Peter Brock’s legacy is perpetuated by the continued existence of the Baltimore-Chesapeake Rugby Club and the memory of his singular determination and willpower, against all odds.

I have compiled this information from a number of sources, and will never forget where I was when Mike MacIntyre called with the news….

Faithfully Submitted
President of Baltimore Chesapeake Old Boys
Wade David Gowl
Peter’s front row mate and friend 1977-1985


“Inspiration, because when the other selectors didn’t have faith, Peter did…he just wanted to have fun and play the game. Peter gave me that chance, and I am very grateful.”

-Darryl Saxton

Congratulation to this year’s winner…And I hope it will be true for you as it has been for me. That with every year that passes since winning the Award, the value and its meaning multiplies immeasurably. Cheers to the BC Rugby Club for remembering Peter Brock. And for keeping the Peter Brock Memorial Award alive.

-Lance French

Throughout my 23 (or so) seasons I knew several players who had traits similar to Peter’s. Some played with Peter’s tenacity, some had the same training discipline, some had that 6th sense to understand the game at a higher level, some were gregarious off the pitch, some were good coaches and mentors for younger players, some made you play harder to impress them and some were just always fun to be around. Peter was the only one I ever played with who had all those traits.

-Dave Slaughter

“What I do know about Peter Brock is that he was an exceptional human being by any standard…Peter was a Renaissance man in the front row. He could give and take a punch or boot with the best…off the field his preferences were bird watching, symphony music and ultimate frisbee.”

-Chris Doherty, ERU & Washington RFC

“It was a “hot as hell” Sunday in September of ’80, we were playing the Lancaster RFC. Their backline continued to have us overlapped. The extra man was breaking through the mid-field with regularity. It wasn’t even my man. It was one of my first A-side games. It was nearly my last, because Peter came up to me, looked me in the eyes and in a loud and emphatic voice said, “Steve Elliott, if you don’t tackle that guy, you will never play A-side rugby for this team again.”

-Steve Elliott

Peter Brock was playing and coaching rugby with Chesapeake when I first started playing. It was probably his interest in the beginners, like myself, that kept me coming out. I had played in about 2 or 3 games and we were up in Wilmington and they needed a second row for the B-side game and I went to Peter and said that I would love to try and play with the B-side. In the C-side games I made a lot of the beginner mistakes. Well, he gave me a chance and coached me along. I don’t remember if we won or lost but I was very excited about being able to play and have someone notice and help to better my play.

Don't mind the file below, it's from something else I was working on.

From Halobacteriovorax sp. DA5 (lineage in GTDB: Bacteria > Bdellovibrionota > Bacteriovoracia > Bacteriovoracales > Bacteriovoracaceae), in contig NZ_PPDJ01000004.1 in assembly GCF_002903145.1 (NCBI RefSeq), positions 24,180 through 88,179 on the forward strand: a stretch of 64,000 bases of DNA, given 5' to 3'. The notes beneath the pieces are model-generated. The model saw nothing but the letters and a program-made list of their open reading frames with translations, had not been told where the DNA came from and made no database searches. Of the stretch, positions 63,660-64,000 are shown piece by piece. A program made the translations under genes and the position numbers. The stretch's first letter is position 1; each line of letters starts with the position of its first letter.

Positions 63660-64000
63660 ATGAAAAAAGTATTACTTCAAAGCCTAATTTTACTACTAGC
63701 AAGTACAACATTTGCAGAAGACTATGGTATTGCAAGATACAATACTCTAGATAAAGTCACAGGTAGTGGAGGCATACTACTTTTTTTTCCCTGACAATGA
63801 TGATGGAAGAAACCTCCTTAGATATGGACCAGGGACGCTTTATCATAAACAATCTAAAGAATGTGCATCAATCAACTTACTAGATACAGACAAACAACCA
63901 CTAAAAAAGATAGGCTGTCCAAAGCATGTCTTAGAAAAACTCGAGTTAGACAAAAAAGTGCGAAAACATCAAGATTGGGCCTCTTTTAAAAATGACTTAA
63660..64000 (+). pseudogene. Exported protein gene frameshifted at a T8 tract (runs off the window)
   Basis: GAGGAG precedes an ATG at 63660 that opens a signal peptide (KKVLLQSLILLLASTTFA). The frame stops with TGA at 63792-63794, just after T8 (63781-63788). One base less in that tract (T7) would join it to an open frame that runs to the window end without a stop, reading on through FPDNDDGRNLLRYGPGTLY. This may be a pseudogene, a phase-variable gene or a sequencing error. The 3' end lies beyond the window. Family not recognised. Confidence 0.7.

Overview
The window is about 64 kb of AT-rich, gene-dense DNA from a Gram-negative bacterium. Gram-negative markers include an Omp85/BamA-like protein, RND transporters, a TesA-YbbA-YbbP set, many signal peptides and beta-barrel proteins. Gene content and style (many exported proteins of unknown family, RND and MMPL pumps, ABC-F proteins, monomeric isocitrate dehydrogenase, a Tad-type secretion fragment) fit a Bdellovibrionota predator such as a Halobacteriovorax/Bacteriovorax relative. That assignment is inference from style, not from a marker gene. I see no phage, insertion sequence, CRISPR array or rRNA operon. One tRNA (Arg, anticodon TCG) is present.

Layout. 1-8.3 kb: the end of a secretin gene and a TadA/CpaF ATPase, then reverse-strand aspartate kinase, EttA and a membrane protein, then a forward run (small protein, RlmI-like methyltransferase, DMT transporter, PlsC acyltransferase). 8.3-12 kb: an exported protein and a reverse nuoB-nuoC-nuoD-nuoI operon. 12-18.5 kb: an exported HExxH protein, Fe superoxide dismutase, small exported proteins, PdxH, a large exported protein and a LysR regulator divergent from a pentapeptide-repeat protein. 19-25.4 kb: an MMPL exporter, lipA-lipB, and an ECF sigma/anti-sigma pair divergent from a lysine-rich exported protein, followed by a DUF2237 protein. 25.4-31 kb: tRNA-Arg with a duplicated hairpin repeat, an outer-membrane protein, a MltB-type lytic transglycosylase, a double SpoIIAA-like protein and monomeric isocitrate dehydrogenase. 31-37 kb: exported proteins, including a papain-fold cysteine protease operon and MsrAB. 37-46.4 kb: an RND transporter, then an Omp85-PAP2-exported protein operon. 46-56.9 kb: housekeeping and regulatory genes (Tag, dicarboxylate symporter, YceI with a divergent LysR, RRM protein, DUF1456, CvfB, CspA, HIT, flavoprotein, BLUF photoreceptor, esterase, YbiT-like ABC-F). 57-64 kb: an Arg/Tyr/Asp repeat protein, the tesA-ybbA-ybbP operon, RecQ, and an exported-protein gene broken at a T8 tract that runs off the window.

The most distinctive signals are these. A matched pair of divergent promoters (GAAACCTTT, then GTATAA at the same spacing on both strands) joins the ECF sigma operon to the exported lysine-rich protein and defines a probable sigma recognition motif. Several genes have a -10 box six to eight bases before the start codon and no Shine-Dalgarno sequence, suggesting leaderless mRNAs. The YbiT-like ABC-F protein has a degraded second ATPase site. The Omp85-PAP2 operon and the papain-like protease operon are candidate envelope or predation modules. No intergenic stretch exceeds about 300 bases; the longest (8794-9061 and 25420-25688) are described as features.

-Todd Harman

Peter loved bird-watching. We had a home game against a tough opponent. The pre-game intensity level was high. As I walked onto the pitch before kickoff, I was looking up at this large bird floating above the field. Peter walked up to me, identified the bird (a Turkey buzzard) & went on to compare and contrast said bird with it’s look-alike cousin, the brown buzzard.

-Steve Elliott

His smile! And the contradiction of that smile when you looked into his eyes as he walked onto the pitch. Peter was all business in the field and his eyes were the windows to his soul. During a match they told you that he was ROCK HARD! He trained and played to WIN!

-Tom McCormack

Two of the strongest emotions to contend with in rugby and in life are ‘love’ and ‘fear’. And Peter Brock commanded both of them on the pitch. I remember as a college player, Peter would show up. Everybody would get quiet and stop screwing around, even on the sidelines at tournaments. Nobody wanted to look foolish around him. but I don’t think he even noticed. He was totally in his element, and you could see it in his face. You know that look. It’s the look that says, “This place is mine!”

-Joe Morel

As you may know , our eldest son is named after Peter. I frequently think about as well as tell stories of him. He was an amazing friend to me. Not only that, but his generous spirit and belief in folks was particularly relevant in my rugby journey. These attributes ( along with many others learned from him) are guideposts for me in how I conduct myself to this day. One of the many highlights I’ve been fortunate to experience in my life was the time I spent with Peter.

-Tom McCormack

Peter Brock Award Winners

1987 – Tom McCormack

1988 – Dave Slaughter

1989 – Lance French

1990 – Steve Elliott

1991 – Jim Bonner

1992 – John Malcolm

1993 – Joe Morel

1994 – Chris Carroll

1995 – Bob Yale

1996 – Award Not Given

1997 – Award Not Given

1998 – Award Not Given

1999 – John Moss

2000 – Dave Skinner

2001 – Jason Powell

2002 – Chris Held

2003 – Matias Iriarte

2004 – Award Not Given

2005 – Dave Faimanifo

2006 – Euan Thanye

2007 – Luis Tambussi

2008 – Evan Cameron

2009 – Award Not Given

2010 – Ryan Burns

2011 – Award Not Given

2012 – Will Knipshire

2013 – Jamie Pierce-Williams

2014 – Award Not Given

2015 – John Drury

2016 – Jay Baumgartner

2017 – Award Not Given

2018 – Tyler Barberi

2019 – John Sharkey

2020 – Award Not Given (COVID-19)

2021 – Award Not Given

2022 – Blake Carroll

2023 – Award Not Given

2024 – Jason Wolf


The following clubs have had the pleasure of playing the game with Peter:

  • Chesapeake
  • BASS
  • Potomac Rugby Union
  • Eastern Rugby Union North
  • Eastern Rugby Union
  • US Eagles